<https://www.google.com/url?q=https%3A%2F%2Fgithub.com%2Fcarljm%2Fwsgiwatcher&sa=D&sntz=1&usg=AFQjCNGqLfsmxsp37Lng7_d_DaVzja9c6Q>),
which aims to
be a framework-agnostic solution to this problem for any Python web
project. Docs at http://docs.pylonsproject.org/projects/hupper/en/latest/
Carl
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Melvyn Sopacua
2017-03-31 07:25:43 UTC
Permalink
Post by q***@gmail.com
Hi Carl,
Thanks for mentioning this awesome project! I saw it in one of the
discussions but did not take a close look. I'll definitely check this
out and try to integrate wsgiwatcher/watcher.py into Django.
Post by Carl Meyer
Anyone working on this project should at least be aware of
https://github.com/Pylons/hupper
<https://www.google.com/url?q=https%3A%2F%2Fgithub.com%2FPylons%2Fhu
pper&sa=D&sntz=1&usg=AFQjCNGVwtqvdo53UFfK80kaQ1qxL7ST8Q> (based
on
Post by q***@gmail.com
Post by Carl Meyer
work David Glick and I
originally did in https://github.com/carljm/wsgiwatcher
<https://www.google.com/url?q=https%3A%2F%2Fgithub.com%2Fcarljm%2Fws
giwatcher&sa=D&sntz=1&usg=AFQjCNGqLfsmxsp37Lng7_d_DaVzja9c6Q>),
which aims to
be a framework-agnostic solution to this problem for any Python web
project. Docs at
http://docs.pylonsproject.org/projects/hupper/en/latest/
Carl
I was going to suggest the same, because you already get watchdog support for free
and can probably build on that integration to pick up watchman. Also, it's used in
devpi[1], so it gets some scruteny from there (and devpi is awesome to distribute
internal or augmented Django apps amongst projects).
--
Melvyn Sopacua

--------
[1] http://doc.devpi.net/
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q***@gmail.com
2017-04-02 23:27:22 UTC
Permalink
Hi Carl,
I don't quite understand why get_module_paths() in your wsgiwatcher
project is returning a list of python module paths. I thought it would
return the directory that needs to be monitored. Could you please tell me
how this part works? Thanks.

David Ma
Post by Carl Meyer
Anyone working on this project should at least be aware of
https://github.com/Pylons/hupper (based on work David Glick and I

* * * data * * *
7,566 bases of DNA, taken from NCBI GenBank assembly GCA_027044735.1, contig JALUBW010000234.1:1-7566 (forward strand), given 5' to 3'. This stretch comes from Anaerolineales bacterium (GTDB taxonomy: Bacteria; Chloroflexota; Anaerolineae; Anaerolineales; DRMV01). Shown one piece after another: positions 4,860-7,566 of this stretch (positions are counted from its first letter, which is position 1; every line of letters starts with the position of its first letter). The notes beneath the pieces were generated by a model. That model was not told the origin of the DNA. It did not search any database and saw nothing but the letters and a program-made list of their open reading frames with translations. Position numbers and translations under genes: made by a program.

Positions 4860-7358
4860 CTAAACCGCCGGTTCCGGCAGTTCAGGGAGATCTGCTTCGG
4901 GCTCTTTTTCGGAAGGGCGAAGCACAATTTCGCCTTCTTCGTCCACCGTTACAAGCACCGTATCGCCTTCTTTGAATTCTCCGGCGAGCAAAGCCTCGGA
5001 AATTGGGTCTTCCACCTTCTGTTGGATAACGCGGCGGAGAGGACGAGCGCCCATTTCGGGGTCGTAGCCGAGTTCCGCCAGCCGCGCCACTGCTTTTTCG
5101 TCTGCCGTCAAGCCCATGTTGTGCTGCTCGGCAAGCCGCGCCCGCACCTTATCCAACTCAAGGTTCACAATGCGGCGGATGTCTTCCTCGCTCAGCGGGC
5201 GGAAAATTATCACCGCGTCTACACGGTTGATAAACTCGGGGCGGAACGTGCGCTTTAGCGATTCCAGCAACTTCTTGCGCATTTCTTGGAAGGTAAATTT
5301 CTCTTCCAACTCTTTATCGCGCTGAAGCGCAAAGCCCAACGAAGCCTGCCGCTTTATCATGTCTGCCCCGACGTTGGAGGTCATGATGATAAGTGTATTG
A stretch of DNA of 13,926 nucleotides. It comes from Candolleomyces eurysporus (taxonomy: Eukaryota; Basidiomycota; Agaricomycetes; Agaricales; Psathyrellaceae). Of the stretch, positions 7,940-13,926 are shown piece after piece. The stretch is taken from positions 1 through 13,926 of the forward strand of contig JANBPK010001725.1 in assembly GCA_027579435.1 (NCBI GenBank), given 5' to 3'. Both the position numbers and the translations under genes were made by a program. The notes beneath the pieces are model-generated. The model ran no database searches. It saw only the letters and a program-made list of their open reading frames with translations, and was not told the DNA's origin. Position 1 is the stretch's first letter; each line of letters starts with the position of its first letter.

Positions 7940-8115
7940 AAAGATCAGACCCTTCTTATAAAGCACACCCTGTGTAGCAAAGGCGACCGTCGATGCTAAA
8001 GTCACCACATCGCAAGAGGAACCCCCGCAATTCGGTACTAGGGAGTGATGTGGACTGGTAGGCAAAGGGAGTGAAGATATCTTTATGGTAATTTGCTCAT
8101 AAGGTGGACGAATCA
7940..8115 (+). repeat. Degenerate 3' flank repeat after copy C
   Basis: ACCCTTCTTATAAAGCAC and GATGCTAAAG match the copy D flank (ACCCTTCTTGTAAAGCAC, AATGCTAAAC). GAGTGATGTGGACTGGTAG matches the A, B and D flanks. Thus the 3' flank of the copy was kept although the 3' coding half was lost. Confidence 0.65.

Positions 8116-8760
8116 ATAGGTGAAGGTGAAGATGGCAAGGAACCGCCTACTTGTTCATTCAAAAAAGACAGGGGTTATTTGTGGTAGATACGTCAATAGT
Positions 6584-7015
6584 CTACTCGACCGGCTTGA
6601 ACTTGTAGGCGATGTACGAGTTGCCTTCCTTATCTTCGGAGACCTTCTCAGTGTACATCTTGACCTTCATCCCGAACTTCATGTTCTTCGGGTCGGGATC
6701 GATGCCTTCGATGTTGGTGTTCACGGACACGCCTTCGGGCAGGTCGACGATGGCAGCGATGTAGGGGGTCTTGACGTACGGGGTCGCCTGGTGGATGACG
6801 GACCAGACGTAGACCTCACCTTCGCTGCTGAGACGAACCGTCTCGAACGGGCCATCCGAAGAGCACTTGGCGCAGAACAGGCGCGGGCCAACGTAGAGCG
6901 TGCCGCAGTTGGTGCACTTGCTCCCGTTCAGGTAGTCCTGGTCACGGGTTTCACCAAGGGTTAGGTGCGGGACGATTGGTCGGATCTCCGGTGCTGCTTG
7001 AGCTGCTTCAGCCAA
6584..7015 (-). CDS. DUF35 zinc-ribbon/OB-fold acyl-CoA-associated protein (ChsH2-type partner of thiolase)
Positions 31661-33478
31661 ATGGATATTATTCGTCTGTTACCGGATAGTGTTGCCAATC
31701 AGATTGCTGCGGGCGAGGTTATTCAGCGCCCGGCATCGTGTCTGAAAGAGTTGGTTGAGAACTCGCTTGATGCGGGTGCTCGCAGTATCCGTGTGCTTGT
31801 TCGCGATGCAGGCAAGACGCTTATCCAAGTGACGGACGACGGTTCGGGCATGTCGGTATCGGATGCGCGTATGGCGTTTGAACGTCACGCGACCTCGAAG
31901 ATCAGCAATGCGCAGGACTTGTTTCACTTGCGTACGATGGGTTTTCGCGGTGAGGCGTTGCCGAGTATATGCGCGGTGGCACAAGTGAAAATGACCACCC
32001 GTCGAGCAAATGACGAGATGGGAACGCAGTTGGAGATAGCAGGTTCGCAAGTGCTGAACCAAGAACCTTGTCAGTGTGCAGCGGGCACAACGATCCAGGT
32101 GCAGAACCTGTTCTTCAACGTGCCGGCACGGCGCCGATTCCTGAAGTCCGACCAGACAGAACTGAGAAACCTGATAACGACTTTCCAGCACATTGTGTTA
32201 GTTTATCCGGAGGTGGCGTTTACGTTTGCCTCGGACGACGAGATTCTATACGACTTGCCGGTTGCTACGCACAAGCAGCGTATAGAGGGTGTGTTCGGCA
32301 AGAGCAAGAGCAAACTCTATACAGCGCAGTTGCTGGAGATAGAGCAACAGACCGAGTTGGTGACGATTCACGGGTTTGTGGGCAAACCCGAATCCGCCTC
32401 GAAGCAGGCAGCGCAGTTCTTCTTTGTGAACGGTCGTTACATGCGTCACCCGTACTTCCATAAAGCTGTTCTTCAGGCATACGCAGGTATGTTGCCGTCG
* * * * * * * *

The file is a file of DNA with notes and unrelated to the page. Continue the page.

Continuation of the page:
originally did in https://github.com/carljm/wsgiwatcher), which aims to
be a framework-agnostic solution to this problem for any Python web
project. Docs at http://docs.pylonsproject.org/projects/hupper/en/latest/
<http://www.google.com/url?q=http%3A%2F%2Fdocs.pylonsproject.org%2Fprojects%2Fhupper%2Fen%2Flatest%2F&sa=D&sntz=1&usg=AFQjCNHhMlzZ6K6HLWsxUxOPanWzxLeMlg>
Carl
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Carl Meyer
2017-04-03 03:56:35 UTC
Permalink
Hi David,

I wouldn't bother with the wsgiwatcher repo; it's proof-of-concept code
from one sprint's worth of hacking, not used by anyone. Look at hupper
instead, it is based on wsgiwatcher, but much changed, and actually used
in production.

Carl
Post by q***@gmail.com
Hi Carl,
I don't quite understand why get_module_paths() in your wsgiwatcher
project is returning a list of python module paths. I thought it would
return the directory that needs to be monitored. Could you please tell
me how this part works? Thanks.
David Ma
Anyone working on this project should at least be aware of
https://github.com/Pylons/hupper <https://github.com/Pylons/hupper>
(based on work David Glick and I
originally did in https://github.com/carljm/wsgiwatcher
<https://github.com/carljm/wsgiwatcher>), which aims to
be a framework-agnostic solution to this problem for any Python web
project. Docs at
http://docs.pylonsproject.org/projects/hupper/en/latest/
<http://www.google.com/url?q=http%3A%2F%2Fdocs.pylonsproject.org%2Fprojects%2Fhupper%2Fen%2Flatest%2F&sa=D&sntz=1&usg=AFQjCNHhMlzZ6K6HLWsxUxOPanWzxLeMlg>
Carl
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q***@gmail.com
2017-04-01 03:52:22 UTC
Permalink
Hi Aymeric,

Thanks for this detailed and informative response! I will try to figure
out the difficulties of integrating Watchman during the weekend. For the
pure-Python solution, I might implement a standalone autoreloader based on
Carl's work and replace the current one. Does this look good to you?

David Ma
Post by Aymeric Augustin
Hello,
the best library to replace Watchdog is Watchman, a library that
supports both of these three platforms (for Windows it's still in the alpha
stage.)
Django currently doesn't use Watchdog. Watchdog is a cross-platform Python
library that can be used for implementing an autoreloader. It's a plausible
alternative to Watchman, likely easier to integrate, but Watchman has some
fancy features that I'd love to have available -- like waiting for git to
finish its operations before notifying a change.
It runs as a standalone process and has a python wrapper library that is
incompatible with Python 3. Therefore, one of the goals is to figure out
how to interact with this library.
In order to be selected for this project, you have to convince us that you